Heart and Soul
Since the beginning, handling bloodhounds has been the domain of men. The success of ambitious female bloodhound hunters proves that today this is the domain of women as well.
The idyllic forester’s lodge of the Sachsengrund hunting area is enviously situated. Here in the Vogtland, between Saxony’s Ore Mountains and its border with the Czech Republic, chief forestry inspector Gabriele Thomae has performed her duties for over twenty years. Her forestry area encompasses around 2000 hectares (5000 acres) of contiguous woodland. Boredom is an unknown word to Forester Thomae, due in no small part to the extraordinary history behind this region’s forests. Mining operations for iron, silver, copper and tin have consumed unimaginable quantities of timber here over the centuries, resulting in gigantic clear cuts. The need for firewood for smelting ore was so enormous that only fast-growing spruce trees were used for reforestation. This transformed the original mixed mountainous forest into a spruce monoculture.
A second chance for mixed woodland
Today, the goal of the forestry service is to restore the mixed woodland. Here the hunt plays a very special role. Of course, not all hunters are happy about this. The red deer populations that were so high as to be a source of wonderment to outsiders for years after German reunification are now long gone. More than one hunter wistfully recalls this time of plenty. But it is now more important than ever to keep the bigger picture in mind. Gabrielle Thomae wants it to be known that she works with knowledge, intuition and sound judgement – especially when it comes to hunting and forestry matters. The great importance of the hunt is, after all, what drew her to her engagement as a bloodhound handler.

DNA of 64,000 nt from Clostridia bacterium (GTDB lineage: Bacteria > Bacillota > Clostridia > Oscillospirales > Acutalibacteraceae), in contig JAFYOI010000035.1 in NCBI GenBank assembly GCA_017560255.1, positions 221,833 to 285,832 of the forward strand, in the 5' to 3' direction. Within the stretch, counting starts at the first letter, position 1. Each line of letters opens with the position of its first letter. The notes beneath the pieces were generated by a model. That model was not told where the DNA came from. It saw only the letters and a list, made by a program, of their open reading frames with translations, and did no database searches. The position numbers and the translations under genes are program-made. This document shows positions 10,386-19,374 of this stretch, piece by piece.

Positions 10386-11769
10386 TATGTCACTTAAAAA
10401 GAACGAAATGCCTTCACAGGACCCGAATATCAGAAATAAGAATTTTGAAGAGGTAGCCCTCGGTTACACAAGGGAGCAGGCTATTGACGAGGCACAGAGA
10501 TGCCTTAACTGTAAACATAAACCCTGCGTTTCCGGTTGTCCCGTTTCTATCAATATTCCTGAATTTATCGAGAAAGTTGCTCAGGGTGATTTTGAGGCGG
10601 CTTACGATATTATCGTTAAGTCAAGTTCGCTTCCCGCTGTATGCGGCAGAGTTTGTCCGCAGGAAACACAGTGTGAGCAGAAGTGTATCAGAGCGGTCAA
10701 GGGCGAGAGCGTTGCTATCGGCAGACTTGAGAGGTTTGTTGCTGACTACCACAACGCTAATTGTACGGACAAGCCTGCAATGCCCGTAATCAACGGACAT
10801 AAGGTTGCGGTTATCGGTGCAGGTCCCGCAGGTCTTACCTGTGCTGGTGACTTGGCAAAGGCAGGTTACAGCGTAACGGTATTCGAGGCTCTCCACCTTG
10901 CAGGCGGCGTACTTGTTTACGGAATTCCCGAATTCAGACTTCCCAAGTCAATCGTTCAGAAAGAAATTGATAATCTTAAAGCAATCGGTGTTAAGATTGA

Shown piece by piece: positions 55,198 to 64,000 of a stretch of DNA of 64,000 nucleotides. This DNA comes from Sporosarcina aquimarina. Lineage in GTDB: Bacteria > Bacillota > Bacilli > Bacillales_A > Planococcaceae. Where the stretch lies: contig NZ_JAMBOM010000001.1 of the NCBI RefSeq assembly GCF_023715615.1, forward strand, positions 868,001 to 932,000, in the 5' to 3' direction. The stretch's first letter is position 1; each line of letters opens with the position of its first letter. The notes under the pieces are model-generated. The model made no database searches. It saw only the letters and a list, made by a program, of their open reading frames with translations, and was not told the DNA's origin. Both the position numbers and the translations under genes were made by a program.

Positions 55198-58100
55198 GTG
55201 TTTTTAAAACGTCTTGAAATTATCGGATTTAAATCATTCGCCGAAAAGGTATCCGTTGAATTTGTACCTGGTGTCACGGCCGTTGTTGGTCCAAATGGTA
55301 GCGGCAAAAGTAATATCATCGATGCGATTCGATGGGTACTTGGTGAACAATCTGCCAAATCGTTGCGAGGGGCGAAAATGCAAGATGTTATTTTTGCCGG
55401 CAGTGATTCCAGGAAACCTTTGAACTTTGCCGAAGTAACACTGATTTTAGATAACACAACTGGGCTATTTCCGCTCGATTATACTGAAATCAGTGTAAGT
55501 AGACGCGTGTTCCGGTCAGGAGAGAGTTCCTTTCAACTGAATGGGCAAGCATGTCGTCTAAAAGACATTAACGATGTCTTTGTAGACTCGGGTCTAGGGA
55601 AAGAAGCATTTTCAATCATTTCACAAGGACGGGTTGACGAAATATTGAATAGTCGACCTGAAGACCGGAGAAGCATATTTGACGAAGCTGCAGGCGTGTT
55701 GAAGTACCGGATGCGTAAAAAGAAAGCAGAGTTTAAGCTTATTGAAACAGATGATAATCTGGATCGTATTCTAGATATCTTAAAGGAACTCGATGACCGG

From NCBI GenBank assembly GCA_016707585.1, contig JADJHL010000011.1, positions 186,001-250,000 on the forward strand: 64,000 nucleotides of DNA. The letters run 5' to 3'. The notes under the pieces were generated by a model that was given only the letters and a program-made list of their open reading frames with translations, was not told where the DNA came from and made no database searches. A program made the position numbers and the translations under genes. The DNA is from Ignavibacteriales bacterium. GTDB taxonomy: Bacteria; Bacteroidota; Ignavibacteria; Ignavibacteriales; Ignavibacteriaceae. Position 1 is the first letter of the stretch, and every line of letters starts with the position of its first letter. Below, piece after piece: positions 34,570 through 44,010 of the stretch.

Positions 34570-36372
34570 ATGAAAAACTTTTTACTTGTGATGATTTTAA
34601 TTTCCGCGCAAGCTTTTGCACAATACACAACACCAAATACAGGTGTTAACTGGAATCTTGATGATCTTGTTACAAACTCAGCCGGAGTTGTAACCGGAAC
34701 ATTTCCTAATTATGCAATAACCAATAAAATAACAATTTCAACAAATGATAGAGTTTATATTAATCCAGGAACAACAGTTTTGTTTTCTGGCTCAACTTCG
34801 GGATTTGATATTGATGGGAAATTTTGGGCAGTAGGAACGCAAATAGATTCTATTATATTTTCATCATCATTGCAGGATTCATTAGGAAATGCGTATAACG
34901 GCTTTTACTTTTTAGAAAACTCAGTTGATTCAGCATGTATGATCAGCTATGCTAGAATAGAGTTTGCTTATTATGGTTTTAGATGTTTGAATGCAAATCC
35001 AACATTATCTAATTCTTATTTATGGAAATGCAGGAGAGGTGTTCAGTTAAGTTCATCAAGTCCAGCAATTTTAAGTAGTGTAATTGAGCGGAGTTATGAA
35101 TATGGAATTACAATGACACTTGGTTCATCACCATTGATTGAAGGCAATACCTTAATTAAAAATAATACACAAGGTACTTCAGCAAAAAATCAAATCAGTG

She appreciates that her employer, the Sachsenforst, or Saxon Forestry Office, supports and promotes in every way her work in trailing wounded game. Control searches are a matter of course, even in the cases of a presumed missed shot.
Prize-winning duo: Hound and mistress
Gabriele Thomae has achieved an outstanding reputation that reaches far beyond the borders of the Saxon Forest. She has successfully resolved countless game searches with her Hanoverian Bloodhound sire Siro vom Silberbach, many of which were executed under extremely difficult conditions. At the main trials of the Hirschmann Club at Grafenwöhr in 2007, she and Siro won first prize and took home the Gussone Challenge Cup. Unfortunately, Siro is no longer alive. The fate of a premature end claimed him, as it has with so many other excellent dogs. His successor, Luna vom Silberbach, is now in her fourth year. Gabriele Thomae has already achieved distinction with her as well, in part because the young hound had an excellent teacher in her mother, Ayla vom Hirschmoor. It was very important to her owner from the beginning that Luna’s training be done without any form of force or violence. Gabriele Thomae makes a point of emphasizing that following a blood trail entails factors other than the hound’s performance. The success of a search also depends a great deal on the skills of the handler himself. In this case, herself. Above all, it requires intuition, instinct and knowledge of the game animal’s behavior. Equally important is an outstanding level of physical fitness since trailing spoor can lead one through kilometers of difficult terrain. Condition is everything here.
The proper rifle
When the bayed animal is finally reached, the dog handler must be able to work his rifle with his eyes closed. Gabrielle Thomae dishes about her special tracking variation of the Blaser R93, and not only because the rifle is very robust and insensitive to dirt, but because this is a gun that can be used in any hunting situation. “It is very reliable and always shoots well,” is her résumé of its virtues. “This is the only rifle I carry, and that is why I am so familiar with it,” a conclusion to which we need add nothing.
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